DOTW: Sazerac

Posted by Cameron on 07.06.07 7:01 AM

(c)2007 AEC *all rights reserved*Not too long ago, we got together with our neighbors Erik and Mrs. Flannstad for an absinthe tasting. We cracked open our new bottle of Lucid, the first true absinthe to be sold legally in the United States in nearly 100 years. Our guests generously offered to share tastes of two absinthes that they had brought back across the pond: Jade 1901 and Fougerolles.

As we dripped cold water over sugar cubes and watched the clear green fluid louche, I was struck by the historic nature of our ceremony: It is no small thing to be a party to the greatest snake-oil scam of the last three centuries.

Like many of today’s cordials, absinthe was first promoted as a medicinal elixir. The benefits supposedly arose from the combination of anise, fennel, and grande wormwood, and it was given to French troops as a fever preventative. When the drink became spectacularly popular in France by the late 1800s, it captured the palates and imaginations of several well-known artists, and the allure of the liquor shifted shape. Absinthe, no longer medicine, acquired a reputation as a mind-altering hallucinogen. By 1915 it was considered so dangerous that it was banned in several countries, including France and the United States.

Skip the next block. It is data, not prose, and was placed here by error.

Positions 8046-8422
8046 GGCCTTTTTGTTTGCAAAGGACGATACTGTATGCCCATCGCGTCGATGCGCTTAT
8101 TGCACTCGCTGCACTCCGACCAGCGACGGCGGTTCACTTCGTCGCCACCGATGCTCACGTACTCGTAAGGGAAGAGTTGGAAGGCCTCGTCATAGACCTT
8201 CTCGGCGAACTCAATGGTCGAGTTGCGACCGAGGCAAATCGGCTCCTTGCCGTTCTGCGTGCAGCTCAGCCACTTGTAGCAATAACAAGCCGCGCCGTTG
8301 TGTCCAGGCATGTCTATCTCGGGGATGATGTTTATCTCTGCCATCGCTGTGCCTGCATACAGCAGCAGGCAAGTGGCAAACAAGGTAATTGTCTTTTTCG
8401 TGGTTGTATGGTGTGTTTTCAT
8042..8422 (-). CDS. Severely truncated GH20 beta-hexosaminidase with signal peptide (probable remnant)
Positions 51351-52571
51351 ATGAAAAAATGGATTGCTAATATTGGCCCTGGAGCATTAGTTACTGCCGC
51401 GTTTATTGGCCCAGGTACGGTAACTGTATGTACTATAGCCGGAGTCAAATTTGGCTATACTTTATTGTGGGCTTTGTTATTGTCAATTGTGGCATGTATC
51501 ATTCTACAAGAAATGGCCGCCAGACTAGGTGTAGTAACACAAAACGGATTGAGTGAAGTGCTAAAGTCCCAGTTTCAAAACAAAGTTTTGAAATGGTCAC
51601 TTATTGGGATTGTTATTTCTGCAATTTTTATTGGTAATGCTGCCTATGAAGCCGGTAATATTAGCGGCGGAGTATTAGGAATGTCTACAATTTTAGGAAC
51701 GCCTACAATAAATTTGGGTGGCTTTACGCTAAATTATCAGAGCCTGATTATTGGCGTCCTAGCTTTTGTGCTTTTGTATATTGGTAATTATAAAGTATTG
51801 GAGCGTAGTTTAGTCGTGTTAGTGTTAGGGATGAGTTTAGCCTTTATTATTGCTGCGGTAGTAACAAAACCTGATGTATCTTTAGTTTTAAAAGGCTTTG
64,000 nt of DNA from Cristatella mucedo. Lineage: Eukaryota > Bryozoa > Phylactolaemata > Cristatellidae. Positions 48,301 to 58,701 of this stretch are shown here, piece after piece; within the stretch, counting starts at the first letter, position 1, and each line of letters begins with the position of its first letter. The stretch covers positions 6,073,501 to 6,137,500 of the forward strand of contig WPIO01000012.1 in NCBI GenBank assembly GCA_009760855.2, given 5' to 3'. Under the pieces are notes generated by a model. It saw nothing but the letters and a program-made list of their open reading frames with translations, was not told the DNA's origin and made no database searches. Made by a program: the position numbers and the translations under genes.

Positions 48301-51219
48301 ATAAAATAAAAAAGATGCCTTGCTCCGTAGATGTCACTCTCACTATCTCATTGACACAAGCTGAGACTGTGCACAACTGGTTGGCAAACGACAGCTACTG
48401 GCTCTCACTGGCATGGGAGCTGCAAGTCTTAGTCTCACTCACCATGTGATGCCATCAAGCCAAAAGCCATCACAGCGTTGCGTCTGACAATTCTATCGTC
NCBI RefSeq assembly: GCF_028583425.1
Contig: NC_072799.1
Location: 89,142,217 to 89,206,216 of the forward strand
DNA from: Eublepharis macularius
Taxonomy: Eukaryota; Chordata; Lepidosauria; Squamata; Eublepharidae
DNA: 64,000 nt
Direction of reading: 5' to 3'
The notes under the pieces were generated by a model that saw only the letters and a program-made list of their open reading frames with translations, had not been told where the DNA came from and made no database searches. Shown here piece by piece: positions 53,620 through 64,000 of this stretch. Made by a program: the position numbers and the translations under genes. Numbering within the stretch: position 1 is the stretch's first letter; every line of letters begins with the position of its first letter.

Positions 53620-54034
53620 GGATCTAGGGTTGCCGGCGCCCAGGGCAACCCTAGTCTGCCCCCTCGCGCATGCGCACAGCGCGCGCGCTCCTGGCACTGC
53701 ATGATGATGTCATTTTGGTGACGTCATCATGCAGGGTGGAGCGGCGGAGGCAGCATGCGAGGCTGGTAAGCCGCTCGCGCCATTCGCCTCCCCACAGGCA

Alas, recent studies have proven that absinthe does not cause hallucinations. I wasn’t able to find anything written on its efficacy as a fever remedy, but I don’t anticipate absinthe putting aspirin or ibuprofen manufacturers out of business any time soon. Nevertheless, the legend, mystique, and flim-flam continues, thoroughly documented by the Wormwood Society and La Fee Verte Absinthe House. The story of a humble patent medicine that grew into a potion so potent as to be banned on two continents is one that would bring a tear to any huckster’s eye.

Happily, absinthe also makes a pleasant drink, and we had fun tasting and comparing the three examples. Of the three, the Lucid was the sweetest and least complex. Despite bringing up the rear in our taste test, Lucid has two strong points in its favor. First, it strikes far closer to absinthe’s correct flavor profile than any of the current substitutes. Second, its modest price and local availability means that absinthe once again becomes fair game for mixological experimentation.